I’m not into “hype” or “sensationalism”, but I’m interested in how to effectively “translate” social science, cognitive science, neuroscience, evolutionary science, etc. research findings in ways that can help people in their daily lives. There’s a fine line here too between “sensationalism” (eg. “pop psychology” or “easy answers”) and applying research findings to everyday life and every day people’s daily problem that are effective and in integrity with the justifiable implications of the research. I’d love an article focused on the challenge of applying “human nature science” findings effectively and responsibly if that’s something you’re interested in.
I know responsible “human nature researchers” are justifiably/rightfully hesitant to make any jump to the possible implications beyond the specific research findings, but what’s the point of research if it can’t be applied to improve “the human experience”?
I really like your style of writing.
(P.S. My website is in preliminary development and not ready for “prime time” or even “pre-prime time”)
Thanks for your interest, Tom. The challenge with the direct-to-life applications of research is that the pace of scientific inquiry doesn’t tend to match the demands of the public. No one wants to hear that your results “may one day influence the construction of medical devices,” they want something that helps their life right away. When you move from basic biomedical research to something like psychology, the applications become more apparent, but the science also becomes harder to quantify and support (The best psychology studies are going to be just as incremental and cautious as basic science research).
I think the best application of science to everyday life is less about the individual scientific results (which will influence people’s lives whether they know it or not) and more about the mix of genuine wonder and critical reasoning that scientists use to view the world. A sense of respect for the world around us and a healthy dose of curiosity about what makes it all work is something that I think anyone can benefit from. It’s that enthusiastically inquisitive mindset that I think scientists can best impart to the public if they take the time to talk to them.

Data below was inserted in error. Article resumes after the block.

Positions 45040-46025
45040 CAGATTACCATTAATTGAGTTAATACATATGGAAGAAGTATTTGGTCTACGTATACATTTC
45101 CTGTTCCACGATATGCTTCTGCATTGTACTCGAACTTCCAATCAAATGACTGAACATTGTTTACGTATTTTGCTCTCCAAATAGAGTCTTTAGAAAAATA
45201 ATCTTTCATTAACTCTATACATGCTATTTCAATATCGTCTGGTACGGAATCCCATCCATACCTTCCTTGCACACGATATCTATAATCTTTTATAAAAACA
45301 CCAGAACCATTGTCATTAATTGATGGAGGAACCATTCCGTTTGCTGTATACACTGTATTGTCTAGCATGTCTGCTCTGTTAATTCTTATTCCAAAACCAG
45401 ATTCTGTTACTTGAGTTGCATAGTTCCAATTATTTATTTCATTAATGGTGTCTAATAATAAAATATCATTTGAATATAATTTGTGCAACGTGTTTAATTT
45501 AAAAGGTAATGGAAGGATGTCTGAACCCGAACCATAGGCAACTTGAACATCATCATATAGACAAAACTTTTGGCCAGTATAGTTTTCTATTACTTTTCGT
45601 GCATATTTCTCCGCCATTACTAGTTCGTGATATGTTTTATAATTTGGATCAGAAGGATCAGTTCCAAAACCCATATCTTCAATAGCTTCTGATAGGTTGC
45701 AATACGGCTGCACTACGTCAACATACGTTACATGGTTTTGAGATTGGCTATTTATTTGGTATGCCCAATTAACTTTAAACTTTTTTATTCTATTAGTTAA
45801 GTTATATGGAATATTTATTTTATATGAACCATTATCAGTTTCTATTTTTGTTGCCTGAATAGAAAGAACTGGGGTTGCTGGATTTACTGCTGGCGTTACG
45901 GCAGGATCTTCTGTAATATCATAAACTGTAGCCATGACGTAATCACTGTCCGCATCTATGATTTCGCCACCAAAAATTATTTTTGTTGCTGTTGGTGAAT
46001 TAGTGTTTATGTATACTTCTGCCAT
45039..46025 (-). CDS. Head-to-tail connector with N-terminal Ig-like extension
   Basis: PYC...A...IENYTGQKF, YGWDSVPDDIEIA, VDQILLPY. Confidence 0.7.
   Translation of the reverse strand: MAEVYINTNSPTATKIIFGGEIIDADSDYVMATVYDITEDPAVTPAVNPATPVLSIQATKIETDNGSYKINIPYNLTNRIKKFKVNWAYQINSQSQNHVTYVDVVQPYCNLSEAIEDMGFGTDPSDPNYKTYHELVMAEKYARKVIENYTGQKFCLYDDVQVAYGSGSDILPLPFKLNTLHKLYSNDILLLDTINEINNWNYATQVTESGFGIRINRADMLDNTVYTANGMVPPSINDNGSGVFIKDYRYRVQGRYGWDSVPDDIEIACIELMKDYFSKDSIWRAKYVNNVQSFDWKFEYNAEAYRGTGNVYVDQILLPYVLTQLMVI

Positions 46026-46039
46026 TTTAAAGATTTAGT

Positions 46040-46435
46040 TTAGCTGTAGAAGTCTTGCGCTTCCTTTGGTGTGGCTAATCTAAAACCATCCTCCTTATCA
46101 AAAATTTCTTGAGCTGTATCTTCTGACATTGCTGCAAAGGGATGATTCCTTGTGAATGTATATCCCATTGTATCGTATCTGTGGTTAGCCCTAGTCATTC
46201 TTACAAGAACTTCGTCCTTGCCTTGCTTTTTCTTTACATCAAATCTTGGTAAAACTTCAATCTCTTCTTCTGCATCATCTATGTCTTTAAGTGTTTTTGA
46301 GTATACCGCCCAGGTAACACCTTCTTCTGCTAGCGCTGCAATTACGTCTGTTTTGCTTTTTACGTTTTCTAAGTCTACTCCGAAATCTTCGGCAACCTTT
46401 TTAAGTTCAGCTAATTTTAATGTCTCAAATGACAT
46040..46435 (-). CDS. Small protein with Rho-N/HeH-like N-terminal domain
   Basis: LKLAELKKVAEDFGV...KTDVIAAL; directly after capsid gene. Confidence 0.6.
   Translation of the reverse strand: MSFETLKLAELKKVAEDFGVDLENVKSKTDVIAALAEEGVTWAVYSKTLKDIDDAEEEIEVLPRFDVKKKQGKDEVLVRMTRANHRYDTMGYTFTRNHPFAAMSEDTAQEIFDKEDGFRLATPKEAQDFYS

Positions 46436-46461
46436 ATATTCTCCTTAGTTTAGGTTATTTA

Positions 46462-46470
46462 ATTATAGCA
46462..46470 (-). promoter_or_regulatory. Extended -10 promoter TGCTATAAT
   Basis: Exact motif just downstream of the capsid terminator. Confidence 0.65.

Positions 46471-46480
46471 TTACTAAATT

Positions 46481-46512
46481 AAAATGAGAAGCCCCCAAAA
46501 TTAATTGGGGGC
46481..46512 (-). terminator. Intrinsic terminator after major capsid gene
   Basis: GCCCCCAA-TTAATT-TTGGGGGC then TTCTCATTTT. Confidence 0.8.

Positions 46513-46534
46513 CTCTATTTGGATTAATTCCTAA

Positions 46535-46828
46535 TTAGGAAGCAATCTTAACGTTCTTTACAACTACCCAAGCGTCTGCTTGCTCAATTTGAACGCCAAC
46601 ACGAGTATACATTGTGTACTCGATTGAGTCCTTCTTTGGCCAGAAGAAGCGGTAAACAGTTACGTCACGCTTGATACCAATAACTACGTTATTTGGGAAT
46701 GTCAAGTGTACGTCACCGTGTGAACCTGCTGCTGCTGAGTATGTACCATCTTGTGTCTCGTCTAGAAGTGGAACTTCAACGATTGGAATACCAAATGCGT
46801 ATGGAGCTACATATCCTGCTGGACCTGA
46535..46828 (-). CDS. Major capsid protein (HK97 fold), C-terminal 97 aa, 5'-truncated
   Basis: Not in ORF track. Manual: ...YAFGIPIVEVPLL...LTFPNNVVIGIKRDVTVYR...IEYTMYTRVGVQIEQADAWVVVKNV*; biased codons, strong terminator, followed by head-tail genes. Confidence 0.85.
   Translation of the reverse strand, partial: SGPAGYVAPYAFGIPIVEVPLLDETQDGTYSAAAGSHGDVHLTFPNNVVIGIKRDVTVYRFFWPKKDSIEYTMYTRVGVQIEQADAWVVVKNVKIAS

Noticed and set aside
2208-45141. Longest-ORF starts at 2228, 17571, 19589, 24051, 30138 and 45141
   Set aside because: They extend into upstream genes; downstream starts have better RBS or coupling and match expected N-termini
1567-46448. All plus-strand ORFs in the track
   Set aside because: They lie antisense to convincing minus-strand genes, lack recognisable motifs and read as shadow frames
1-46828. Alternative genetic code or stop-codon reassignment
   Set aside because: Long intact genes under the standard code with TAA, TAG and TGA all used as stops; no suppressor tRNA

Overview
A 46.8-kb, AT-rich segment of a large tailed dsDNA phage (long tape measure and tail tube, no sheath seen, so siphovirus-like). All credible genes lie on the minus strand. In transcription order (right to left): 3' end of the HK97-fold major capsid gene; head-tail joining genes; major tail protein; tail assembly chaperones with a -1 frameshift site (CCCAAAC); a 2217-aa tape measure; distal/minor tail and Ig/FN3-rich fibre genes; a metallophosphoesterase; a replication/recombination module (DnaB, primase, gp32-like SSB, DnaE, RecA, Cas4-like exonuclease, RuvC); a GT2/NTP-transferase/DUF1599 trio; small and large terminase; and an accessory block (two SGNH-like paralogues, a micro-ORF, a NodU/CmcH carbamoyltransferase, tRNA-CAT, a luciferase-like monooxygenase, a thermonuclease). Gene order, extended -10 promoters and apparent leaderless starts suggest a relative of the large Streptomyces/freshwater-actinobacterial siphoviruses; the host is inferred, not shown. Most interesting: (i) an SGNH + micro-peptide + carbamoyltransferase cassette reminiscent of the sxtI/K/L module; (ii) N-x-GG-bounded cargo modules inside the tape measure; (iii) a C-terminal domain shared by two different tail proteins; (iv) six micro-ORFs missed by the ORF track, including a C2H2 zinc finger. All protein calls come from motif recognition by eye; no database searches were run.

Of course, you can also look back and see what scientific discoveries have allowed us to attain the quality of life we enjoy today- it’s a lot easier to see how science influences our lives in hindsight, once the testing and retesting has been carried out and the applications have been made.
I can think about expanding these ideas into a full post, but if you have more specific suggestions for a post, feel free to explain in a comment or shoot The Incubator an email here: http://incubator.rockefeller.edu/?page_id=5.
Thanks, Gabrielle. Yes, I agree with your goal to encourage “A sense of respect for the world around us and a healthy dose of curiosity about what makes it all work is something that I think anyone can benefit from. It’s that enthusiastically inquisitive mindset that I think scientists can best impart to the public if they take the time to talk to them.”
The problems are legion, though, since on the one hand most of our most powerful cultural institutions don’t encourage “a healthy dose of curiosity about what makes it all work,” such as our basic education institutions, religions, politicians, and “the Media.” They want simple, easy, “sensationalist” answers, which encourages “closed mindedness”, rather than an “inquisitive mindset.”
Scientists are really at a disadvantage against the forces that encourage easy answers. I’m cheering you on in your efforts.
Here’s a recent article in the Guardian that looks at the communicating science problem from another viewpoint:
Here’s a link to article on research about another problem with effective science communication: Rude Blog Comments